The vines are asleep. Dormancy is a very interesting phenomenon. What happens when a plant enters dormancy and moves towards deep dormancy is that individual cells shed water, which is deposited in the spaces between the individual cell’sintercellular spaces. This watermigrates through the cell membrane when temperatures drop and day length shortens. The reduction of water from the cytoplasm within the cell causes the level of salinity (or salt concentration,) to rise, providing a kind of internal “anti-freeze.” That is to say, the higher the level of salinity, the less likely the cell itself will freeze.
Vitus vinifera varieties like cabernet sauvignon, merlot, chardonnay, pinot noir and syrah are quick to de-acclimatize when the temperature changes. When we have episodes of three to five days when the temperature reaches 60 degrees in January, (as we seem to have every January,) these vitis vinifera varieties think it is springtime and begin to de-acclimatize, that is, the water parked in the intercellular spaces starts to migrate back inside the cells. When
temperatures drop to normal after a warm episode and temperatures dip below freezing to twenty degrees or the teens, the individual cells try to expel the water that they have just taken in.As the water is being expelled, ice crystals sometimes form, creating “little daggers,” which pierce the cell membrane, irreparably damaging the cell. In fact, in many cases the entire contents of the cell may leak through the hole created by the “ice daggers,”resulting in cell death. This damage can occur in a bud, a shoot or in severe circumstances, to the trunk of the vine.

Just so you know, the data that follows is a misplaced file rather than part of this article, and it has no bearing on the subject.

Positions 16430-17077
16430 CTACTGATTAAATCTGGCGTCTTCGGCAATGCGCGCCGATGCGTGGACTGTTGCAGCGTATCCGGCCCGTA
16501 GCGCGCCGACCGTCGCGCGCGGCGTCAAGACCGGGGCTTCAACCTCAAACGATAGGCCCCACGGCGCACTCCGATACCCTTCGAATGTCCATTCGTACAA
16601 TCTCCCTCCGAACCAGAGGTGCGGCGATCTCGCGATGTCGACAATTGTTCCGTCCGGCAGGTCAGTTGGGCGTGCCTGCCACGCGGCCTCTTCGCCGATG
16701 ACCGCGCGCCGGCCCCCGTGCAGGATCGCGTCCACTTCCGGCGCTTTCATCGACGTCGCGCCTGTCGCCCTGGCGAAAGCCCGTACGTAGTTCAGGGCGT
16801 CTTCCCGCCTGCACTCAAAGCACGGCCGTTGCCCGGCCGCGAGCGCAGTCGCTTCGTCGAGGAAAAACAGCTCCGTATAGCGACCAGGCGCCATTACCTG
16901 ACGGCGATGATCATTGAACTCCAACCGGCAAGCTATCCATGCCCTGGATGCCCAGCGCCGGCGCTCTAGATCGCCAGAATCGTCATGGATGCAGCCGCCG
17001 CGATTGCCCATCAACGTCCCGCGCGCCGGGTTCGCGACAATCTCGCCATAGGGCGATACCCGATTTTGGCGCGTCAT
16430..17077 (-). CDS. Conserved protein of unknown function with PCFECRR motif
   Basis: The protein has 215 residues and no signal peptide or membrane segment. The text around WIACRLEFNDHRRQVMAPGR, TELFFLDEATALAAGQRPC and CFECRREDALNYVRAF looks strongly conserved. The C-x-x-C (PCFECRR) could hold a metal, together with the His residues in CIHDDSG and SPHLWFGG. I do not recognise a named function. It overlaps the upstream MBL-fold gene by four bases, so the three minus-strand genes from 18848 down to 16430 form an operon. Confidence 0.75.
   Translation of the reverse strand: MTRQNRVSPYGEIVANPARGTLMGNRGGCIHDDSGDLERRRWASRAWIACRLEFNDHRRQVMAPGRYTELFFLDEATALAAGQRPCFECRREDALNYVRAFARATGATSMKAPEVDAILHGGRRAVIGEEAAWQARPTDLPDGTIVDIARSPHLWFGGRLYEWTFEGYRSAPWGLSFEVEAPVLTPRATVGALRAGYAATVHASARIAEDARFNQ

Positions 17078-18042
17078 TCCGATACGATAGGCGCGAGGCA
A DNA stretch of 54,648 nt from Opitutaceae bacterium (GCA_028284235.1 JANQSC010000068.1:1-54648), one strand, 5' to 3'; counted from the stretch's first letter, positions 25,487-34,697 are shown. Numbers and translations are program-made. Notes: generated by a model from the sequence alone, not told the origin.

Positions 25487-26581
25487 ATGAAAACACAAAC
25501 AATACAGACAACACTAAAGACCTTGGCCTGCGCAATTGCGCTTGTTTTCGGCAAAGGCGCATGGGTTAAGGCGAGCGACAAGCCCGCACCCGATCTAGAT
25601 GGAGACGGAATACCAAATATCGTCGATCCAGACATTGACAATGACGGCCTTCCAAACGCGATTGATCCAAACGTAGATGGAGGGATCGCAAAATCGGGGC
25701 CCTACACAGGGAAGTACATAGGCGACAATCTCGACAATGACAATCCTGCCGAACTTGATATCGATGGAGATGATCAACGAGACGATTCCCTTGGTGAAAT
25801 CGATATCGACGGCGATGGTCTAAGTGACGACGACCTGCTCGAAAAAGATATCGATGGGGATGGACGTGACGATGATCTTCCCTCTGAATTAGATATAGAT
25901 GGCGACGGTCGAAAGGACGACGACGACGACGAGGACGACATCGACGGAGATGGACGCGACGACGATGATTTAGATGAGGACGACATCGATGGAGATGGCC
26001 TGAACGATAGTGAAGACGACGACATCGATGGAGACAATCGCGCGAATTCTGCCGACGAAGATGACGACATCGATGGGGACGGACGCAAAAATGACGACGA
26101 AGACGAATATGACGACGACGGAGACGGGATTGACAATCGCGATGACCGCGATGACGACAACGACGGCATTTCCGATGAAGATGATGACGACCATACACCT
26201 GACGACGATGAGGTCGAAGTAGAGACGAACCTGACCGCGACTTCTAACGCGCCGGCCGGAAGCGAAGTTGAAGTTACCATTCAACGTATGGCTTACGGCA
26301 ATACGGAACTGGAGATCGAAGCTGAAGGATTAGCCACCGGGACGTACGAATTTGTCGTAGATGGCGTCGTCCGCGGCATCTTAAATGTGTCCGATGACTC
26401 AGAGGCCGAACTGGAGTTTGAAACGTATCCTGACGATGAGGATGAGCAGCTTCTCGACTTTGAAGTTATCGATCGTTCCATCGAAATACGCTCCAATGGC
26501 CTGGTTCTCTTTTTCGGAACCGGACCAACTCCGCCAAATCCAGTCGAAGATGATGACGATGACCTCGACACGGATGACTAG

People ask me why we grow hybrid grapes instead of vitis vinifera, and the answer lies in this January phenomenon. The hybrids we grow ~ Chardonel, Traminette, Vignoles and Chambourcin ~ are very slow to de-acclimatize. What I mean is during warm temperature episodes, our vines are very slow to allow water back in after dormancy has been reached. This is what allows our hybrid grapes to survive in the face of repeated warming & cooling episodes that occur here in Missouri in January and early February.
Last week our Winemaker Mark Baehmannbrought a glass of the new Dry Rosé 2013 vintage to my office. Since we are running low on wine because of low production in 2012 due to frost and increased demand throughout 2013, we’ve decided to bottle the new wines in February of 2014. The first of these will be our new Rosé, which will soon be ready to bottle. The first tastes that I had last week tell me we will have one of the best if not the best rosé that we’ve ever bottled. The color this year is a little deeper. Last week, I had a guest who is an enologist from Greece and Italy who also has wide knowledge of French wines. I gave her a taste of the new rosé; she loved it and thought that it resembled wines that she had had from the Tavel region of southeast France. Many people feel that the best dryrosés in the world come Tavel, located on the right bank of the Rhône, west of Avignon. Imagine my smile upon hearing her say this.
Hank & Jackie Johnson
Thank you all for joining us for ourAutumn Annual Winemaker’s Dinner in November ~ what a terrific event it was! We hope that you have a very joyful and healthy holiday season, and we look forward to seeing you very soon!